This is the most basic piece of information a website can have. And yet, according to the SCORE study 27% of small businesses do not have a contact phone number on their website. Make sure you’re not part of that 27%. Put your phone number on every page, preferably near the top so people don’t have to scroll to find it.

2) An email address.

This should not be a free email address (suzieq@gmail.com).  Your email should include your company’s web address at the end, like this: SuzieQ@SuziesAccounting.com.

3) Your hours of business.

Your hours of business are a super-important piece of information. Consider putting your hours in the header area of your website, and at the bottom of the pages (sometimes called “the footer area”.) Don’t forget to update your business hours for the holiday schedules.

4) Your location.

Include a street address and a mailing address, if those are different. This is another piece of information, so important, you might want it in the header and footer on your site.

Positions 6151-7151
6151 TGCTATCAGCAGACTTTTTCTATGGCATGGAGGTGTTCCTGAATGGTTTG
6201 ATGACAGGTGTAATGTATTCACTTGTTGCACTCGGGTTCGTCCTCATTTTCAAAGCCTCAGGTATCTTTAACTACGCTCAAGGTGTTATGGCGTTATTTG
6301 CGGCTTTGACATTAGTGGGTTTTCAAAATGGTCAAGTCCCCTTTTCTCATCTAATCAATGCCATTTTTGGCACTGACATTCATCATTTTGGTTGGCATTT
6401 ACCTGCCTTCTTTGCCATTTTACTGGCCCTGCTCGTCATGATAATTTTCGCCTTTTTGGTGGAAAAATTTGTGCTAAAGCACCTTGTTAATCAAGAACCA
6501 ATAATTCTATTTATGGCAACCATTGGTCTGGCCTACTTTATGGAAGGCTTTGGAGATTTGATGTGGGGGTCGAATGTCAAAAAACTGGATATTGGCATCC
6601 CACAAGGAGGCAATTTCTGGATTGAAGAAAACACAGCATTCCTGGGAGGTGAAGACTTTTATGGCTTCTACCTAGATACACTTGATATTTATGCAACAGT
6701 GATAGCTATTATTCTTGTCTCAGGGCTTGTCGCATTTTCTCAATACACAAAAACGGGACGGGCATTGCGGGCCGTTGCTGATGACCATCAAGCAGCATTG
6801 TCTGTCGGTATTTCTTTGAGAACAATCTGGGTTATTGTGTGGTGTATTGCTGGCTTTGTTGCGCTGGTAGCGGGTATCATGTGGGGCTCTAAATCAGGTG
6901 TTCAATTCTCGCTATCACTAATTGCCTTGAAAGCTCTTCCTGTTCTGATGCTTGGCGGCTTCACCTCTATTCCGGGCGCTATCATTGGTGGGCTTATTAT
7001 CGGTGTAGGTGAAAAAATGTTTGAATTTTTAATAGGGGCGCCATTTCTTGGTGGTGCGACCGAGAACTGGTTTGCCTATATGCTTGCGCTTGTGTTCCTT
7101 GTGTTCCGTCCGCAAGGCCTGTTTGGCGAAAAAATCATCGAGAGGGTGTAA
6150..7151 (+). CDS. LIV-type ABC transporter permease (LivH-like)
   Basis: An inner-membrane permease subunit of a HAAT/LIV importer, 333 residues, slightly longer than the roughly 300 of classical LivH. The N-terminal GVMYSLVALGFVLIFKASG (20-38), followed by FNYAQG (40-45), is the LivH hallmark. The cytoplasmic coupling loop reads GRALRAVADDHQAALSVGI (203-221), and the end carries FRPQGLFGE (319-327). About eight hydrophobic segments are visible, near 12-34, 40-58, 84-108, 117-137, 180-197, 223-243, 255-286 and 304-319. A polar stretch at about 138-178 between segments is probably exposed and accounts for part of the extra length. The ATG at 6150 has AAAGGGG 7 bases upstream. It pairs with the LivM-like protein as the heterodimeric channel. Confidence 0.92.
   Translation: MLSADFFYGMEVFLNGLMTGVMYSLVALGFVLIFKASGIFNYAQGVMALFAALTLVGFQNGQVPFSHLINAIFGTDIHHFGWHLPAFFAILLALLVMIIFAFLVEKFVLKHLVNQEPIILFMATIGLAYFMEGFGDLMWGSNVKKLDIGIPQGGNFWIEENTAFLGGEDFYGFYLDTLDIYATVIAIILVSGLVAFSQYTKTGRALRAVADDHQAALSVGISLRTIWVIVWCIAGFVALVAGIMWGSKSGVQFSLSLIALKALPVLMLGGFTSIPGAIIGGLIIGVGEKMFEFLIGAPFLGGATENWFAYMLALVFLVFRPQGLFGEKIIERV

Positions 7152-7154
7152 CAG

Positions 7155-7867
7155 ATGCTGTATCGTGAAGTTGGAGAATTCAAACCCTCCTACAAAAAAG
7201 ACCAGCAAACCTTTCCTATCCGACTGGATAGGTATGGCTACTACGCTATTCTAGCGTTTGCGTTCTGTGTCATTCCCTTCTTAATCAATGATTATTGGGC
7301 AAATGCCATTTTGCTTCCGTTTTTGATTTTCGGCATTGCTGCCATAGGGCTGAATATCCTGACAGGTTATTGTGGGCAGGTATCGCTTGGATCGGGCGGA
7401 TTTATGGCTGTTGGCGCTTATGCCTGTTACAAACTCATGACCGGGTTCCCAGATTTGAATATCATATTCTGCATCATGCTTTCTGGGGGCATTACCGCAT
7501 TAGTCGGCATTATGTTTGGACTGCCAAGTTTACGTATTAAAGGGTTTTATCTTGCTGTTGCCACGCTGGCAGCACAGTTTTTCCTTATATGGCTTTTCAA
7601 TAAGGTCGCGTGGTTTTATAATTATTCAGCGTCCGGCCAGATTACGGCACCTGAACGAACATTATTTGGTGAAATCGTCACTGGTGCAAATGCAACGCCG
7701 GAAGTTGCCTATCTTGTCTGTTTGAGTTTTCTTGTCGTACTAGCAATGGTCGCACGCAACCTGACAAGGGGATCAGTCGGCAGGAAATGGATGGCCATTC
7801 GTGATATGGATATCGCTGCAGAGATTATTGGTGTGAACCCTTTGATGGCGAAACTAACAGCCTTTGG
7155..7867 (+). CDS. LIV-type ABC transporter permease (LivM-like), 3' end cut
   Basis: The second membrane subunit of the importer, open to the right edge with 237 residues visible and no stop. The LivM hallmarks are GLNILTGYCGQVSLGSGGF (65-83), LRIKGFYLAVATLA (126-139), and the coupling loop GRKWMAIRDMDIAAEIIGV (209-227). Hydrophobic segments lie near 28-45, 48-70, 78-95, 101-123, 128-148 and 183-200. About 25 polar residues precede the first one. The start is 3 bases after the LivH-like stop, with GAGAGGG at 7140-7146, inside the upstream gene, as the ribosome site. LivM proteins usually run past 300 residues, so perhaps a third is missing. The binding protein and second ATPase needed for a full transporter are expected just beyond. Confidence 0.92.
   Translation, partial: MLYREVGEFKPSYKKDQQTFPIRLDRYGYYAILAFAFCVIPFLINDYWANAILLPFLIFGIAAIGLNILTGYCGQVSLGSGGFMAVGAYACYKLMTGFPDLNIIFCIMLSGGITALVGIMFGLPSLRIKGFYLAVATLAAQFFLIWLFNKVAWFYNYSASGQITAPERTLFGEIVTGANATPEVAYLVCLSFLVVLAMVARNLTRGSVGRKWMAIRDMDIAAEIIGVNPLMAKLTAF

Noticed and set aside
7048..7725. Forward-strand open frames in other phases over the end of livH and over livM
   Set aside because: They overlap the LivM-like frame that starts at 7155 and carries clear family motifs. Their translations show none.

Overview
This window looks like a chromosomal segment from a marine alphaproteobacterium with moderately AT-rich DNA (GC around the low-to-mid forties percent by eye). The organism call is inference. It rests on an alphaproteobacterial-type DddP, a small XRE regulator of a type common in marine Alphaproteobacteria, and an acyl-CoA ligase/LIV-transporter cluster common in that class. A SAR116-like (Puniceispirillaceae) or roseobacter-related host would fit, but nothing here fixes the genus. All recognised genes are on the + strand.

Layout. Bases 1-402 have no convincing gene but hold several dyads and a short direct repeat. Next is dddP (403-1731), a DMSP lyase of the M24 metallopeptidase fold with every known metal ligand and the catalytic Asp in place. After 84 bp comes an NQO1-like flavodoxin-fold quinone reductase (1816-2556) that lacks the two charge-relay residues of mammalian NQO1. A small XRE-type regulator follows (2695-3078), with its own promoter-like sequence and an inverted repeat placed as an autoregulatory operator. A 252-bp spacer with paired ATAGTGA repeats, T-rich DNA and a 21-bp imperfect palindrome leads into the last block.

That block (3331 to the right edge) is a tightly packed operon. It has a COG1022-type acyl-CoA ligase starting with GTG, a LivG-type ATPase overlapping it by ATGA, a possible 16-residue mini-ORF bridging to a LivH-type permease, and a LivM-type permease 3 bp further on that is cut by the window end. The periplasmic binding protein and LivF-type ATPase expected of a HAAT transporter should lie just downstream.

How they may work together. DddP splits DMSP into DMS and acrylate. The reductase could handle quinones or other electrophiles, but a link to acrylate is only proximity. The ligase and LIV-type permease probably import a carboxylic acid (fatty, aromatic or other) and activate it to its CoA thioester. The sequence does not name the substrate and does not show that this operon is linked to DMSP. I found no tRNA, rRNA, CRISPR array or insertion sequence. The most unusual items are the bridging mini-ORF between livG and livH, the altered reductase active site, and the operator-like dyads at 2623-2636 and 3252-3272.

5) A map – i.e., the image of a map showing customers how to find you.

This map will make it much easier for people to understand where you are located. If it’s easier for them to find you, they’ll be more likely to try to find you.

The example below shows the location page this business has created, specifically, to help people find them. It’s got a map, plus a photo of what their business looks like, their street address, and two phone numbers. There’s even a short line of directions to make things even easier.

6)Here’s how to add a map to your site:

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  • Take a screenshot of your business as seen on Google maps (the simplest solution, but not the best.)
  • Use the Google Developer instructions to create a full-featured map. (the best solution, but may require a web developer’s help.)
  • Use the WordPress plugin WP Google Maps (Nearly as good as the custom solution, and much easier, but only available if you’re on a WordPress site.)

7) A photograph of what your storefront or the front of your business looks like.

This is another trick to make it easier for people to find you. It’s also a demonstration that you’re a real business. Adding a business entrance photo also helps with marketing, if your storefront or your business address looks nice, people are more likely to want to do business with you.

8) A link to your Facebook page.